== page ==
There must be thousands with similar stories, and disenfranchisement is a scandal that needs revoking urgently.
Lyn Atterbury, Pila, Poland
The three million or so British citizens living abroad who are eligible to vote in the UK are much more affected by the laws and taxes of their country of residence than of the UK. It would seem much more logical if, by international agreement, everyone voted in the country where they live rather than that from which they emigrated up to 15 years earlier.
Alan Pavelin, Chislehurst, Kent
No racism at St James’ Park
Your recent profile of Mike Ashley (“The best boss in the world?”, 20 July) included a claim that Mr Ashley had heard anti-Semitic chants directed at him from the terraces at St James’ Park. As a fan of Newcastle United, I find this claim deeply offensive and I know other fans agree. The allegation was made without reference to any specific incidents, and I am unaware of any incident having been recorded by the police or other authority.
As a regular attendee of games at Newcastle (I and my 10-year-old son are season-ticket holders), I know I speak for many when I say I have not once heard an anti-Semitic chant in our ground, whether directed at Mike Ashley or not. I don’t believe our fans are racist – indeed, we are known to have just about the most inclusive and welcoming fanbase in the country.
Chris Lane, Liverpool
Editor’s Note: The Independent regrets any offence caused by the inclusion of a quote given to us – and published – in good faith.
Ways out of the care system
Your leading article “Happy Families” (21 August) suggests that adoption is “far preferable to care”. While this is undoubtedly true, it is also true that being within your own family is far preferable to care.
The 1989 Children Act developed the care system, quite rightly, as a way to help families care, not just remove their children. In one of the studies that underpinned the Act, we described a model of care, which we saw in the best cases, as being “assisted parenting”, with the assistance leading to children returning to their own family.
In other research, there is clear evidence that extended families – grandparents, for example – can often provide excellent loving care for children, with the care system acting as one route to enable that.
Put simply, adoption is not the only, nor necessarily always the best, exit from care, and if it comes to be seen as such, it will do a major disservice to many children and their families.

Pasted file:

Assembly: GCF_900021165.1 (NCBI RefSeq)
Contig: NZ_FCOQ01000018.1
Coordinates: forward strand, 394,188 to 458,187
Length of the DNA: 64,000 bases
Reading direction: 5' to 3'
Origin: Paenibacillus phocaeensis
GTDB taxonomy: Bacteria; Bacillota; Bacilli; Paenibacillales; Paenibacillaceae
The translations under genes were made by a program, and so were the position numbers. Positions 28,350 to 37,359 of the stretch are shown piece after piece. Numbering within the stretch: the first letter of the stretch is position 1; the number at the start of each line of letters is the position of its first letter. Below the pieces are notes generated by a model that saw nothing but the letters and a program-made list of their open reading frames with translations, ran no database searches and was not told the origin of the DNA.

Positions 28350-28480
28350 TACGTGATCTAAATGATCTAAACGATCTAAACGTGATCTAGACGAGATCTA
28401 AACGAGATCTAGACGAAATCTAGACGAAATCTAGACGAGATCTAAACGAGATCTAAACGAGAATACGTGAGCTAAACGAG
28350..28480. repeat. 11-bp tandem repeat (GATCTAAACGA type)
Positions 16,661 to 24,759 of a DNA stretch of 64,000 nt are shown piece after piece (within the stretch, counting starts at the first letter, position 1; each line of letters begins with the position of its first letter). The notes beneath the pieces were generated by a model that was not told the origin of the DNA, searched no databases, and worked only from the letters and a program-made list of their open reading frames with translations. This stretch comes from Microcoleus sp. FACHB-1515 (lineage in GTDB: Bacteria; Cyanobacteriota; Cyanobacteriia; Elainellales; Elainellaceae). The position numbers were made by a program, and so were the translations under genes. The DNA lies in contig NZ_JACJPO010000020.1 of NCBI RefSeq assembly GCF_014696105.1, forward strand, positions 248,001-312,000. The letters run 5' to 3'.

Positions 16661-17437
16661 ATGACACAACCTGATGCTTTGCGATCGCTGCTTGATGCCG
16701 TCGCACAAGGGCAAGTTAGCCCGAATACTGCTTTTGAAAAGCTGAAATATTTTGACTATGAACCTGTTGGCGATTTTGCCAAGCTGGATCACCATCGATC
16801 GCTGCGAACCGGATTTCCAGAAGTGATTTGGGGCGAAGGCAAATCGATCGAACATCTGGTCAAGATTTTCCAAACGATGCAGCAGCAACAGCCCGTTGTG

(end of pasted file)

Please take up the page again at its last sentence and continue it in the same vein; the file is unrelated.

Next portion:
Peter Marsh, Professor of Child and Family Welfare (Emeritus), University of Sheffield
Styles for the mature man?
I am an enthusiastic explorer of “designer discount outlets” and charity shops, so Richard Skellington’s letter (23 August) about the costly fashion items featured in your newspaper rang a loud bell with me.
However, there is another issue here. Your occasional male fashion pages display flimsy young men who have not yet been moulded and blurred by age. They can carry off the current taste for toothpick trousers and miniature jackets.
For those of us over 45, our sturdier physiques render such modes absurd. Yet some of us would still like to be helped to look beyond the wasteland of leisure wear and elasticated waists. Whether such vanity, at such age, is fitting, I will leave for others to judge.
It would be pleasant to see the occasional piece which featured clothes that the older man could wear with a sense of self-respect – and even pride. I’m sure John Walsh could help.
Philip Timms, London W4,
The picture caption accompanying the article “How many cows does it take to build an airship?” states that the Graf Zeppelin was a military airship (24 August). Such was not the case. It was a civilian airship; one could suppose to be the Boeing 747 of its day.
Faceless in court
I wonder if the 21-year-old woman who refuses to remove her burqa before entering a plea in court (report, 24 August) would also refuse to take off the veil at passport control to reveal her face.
Kartar Uppal, West Bromwich, West Midlands
Could Kelvin Newman (letter, 24 August) please tell the uninitiated the nature of “search marketing”? Is it searching for markets or marketing the results of searches? Is the clue in the name of his company, SiteVisability, presumably a combination of archaeology with aerial photography?
Anthony North, Leeds
While being sympathetic to the demise of a swan (“Police investigate ‘barbecued’ swan”, 22 August), I’m told that they are indeed delicious when barbecued. However, since the swans belong to the Crown, this one was also poached.
Doug Scorgie, London SW19Reuse content